• In the meantime, latch baby on as much as possible (when baby displays hunger cues).
  • Do as much skin-to-skin contact as possible. This helps your milk come in and also helps in milk production.
  • Drink plenty of fluids. Fluids = milk production.
  • Request to see a lactation consultant in the hospital. Let them see how you latch baby on and if your nipples are uncomfortable/sore, let them know.
  • Newborns eat about every 2 hours, some newborns eat more frequently so feed baby on demand. This also signals to your body how much milk to produce.
  • If you decide to feed via bottle/supplementary nursing system/cup, make sure you pump. If you skip pumping, it signals to your body to produce less milk. As such, remember not to skip night feedings/pumping. Dropping night feeds/pumping = reduction in supply.
  • If you can’t breastfeed because your nipples are too sore/damaged, read this for help in maintaining your supply.
  • Remember, breast milk digests much faster than formula so breastfed babies do eat more frequently than formula fed babies.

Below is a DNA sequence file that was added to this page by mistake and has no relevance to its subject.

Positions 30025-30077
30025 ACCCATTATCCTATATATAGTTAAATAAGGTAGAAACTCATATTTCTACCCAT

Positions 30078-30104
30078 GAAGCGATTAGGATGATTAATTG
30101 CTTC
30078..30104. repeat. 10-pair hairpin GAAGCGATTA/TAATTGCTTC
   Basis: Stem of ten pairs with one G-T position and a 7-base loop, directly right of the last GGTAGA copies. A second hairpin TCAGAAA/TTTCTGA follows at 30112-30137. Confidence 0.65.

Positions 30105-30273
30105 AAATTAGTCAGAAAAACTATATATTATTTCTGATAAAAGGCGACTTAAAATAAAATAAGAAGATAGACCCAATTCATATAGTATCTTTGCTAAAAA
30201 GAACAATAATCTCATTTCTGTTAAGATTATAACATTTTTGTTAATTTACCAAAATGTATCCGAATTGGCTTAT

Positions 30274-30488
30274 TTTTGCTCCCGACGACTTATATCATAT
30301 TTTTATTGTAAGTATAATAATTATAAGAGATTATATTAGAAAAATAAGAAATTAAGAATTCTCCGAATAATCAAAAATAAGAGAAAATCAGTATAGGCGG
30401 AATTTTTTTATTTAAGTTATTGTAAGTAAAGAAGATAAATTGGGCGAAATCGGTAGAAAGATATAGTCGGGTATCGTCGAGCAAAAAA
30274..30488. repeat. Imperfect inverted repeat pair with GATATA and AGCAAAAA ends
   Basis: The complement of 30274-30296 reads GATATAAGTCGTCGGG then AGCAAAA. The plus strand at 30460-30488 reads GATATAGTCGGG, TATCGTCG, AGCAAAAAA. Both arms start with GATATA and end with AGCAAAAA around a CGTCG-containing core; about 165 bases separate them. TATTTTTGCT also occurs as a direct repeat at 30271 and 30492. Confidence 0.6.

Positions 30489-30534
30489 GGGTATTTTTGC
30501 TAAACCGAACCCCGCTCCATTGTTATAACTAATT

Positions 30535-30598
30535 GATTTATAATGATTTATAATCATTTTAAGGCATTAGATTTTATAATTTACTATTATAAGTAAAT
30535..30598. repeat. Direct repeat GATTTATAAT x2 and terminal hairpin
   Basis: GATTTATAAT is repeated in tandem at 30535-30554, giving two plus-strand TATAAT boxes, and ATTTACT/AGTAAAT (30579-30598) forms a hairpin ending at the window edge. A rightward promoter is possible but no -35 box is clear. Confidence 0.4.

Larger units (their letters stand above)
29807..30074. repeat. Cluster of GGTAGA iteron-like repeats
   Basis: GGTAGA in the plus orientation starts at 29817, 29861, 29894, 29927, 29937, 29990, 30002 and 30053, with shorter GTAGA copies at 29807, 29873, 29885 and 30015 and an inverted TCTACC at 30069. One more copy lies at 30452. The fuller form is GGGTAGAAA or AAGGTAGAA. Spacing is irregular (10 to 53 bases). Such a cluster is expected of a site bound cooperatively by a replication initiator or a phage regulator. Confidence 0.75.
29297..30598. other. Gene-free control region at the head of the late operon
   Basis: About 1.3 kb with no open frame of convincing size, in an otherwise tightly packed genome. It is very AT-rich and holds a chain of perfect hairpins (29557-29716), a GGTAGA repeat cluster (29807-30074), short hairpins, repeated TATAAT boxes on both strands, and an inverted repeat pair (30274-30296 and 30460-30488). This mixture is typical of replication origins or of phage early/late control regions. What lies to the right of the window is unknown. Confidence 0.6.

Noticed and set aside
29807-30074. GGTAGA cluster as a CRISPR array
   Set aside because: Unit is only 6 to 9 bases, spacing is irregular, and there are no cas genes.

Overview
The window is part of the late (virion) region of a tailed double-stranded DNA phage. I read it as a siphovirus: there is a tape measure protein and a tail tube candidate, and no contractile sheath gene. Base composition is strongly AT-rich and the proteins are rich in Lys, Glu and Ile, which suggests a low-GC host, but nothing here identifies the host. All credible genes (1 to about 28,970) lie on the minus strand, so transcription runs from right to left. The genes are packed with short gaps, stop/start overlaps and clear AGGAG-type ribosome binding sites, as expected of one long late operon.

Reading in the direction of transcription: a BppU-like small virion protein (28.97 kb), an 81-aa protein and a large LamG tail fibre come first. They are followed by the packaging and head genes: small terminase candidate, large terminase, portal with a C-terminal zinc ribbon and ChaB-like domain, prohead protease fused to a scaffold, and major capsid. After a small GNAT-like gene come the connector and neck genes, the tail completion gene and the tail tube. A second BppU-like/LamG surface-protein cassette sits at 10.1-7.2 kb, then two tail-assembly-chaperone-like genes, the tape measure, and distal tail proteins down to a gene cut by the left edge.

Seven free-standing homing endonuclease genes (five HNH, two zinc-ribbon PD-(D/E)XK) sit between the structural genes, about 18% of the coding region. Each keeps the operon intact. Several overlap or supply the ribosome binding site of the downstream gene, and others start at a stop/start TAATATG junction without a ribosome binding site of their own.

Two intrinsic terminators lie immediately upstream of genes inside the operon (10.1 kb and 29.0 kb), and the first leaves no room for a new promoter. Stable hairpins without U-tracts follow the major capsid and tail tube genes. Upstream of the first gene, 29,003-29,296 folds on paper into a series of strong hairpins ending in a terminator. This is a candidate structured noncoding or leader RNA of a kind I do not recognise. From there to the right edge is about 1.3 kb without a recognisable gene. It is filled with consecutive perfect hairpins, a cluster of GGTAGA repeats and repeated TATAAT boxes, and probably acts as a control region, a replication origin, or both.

• If you are pumping and feeding and not sure how much milk to feed baby, here is a helpful article.
  • This website is helpful to see that babies’ tummies are SMALL and thus they do not eat as much as we think they should. The only way to tell if baby is being fed enough is by the number of wet diapers and weight gain.

After weeks 6-8:

  • If you have been breastfeeding, your supply will start to be more established around this time. Breastfed babies drink the same amount of milk from now to about 6 months or when they start solids. This is because the caloric composition of breast milk changes as baby gets older. Babies on formula will have to be fed more as the caloric composition of formula remains the same.
  • You can purchase a nursing bra around this time as your breast size will probably be more definite.
  • If you want to introduce a bottle, now is a good time. I avoided introducing bottles earlier for fear of nipple confusion. If you do decide to introduce the bottle earlier, ensure you practice paced bottle feeding.

Week 8 and beyond: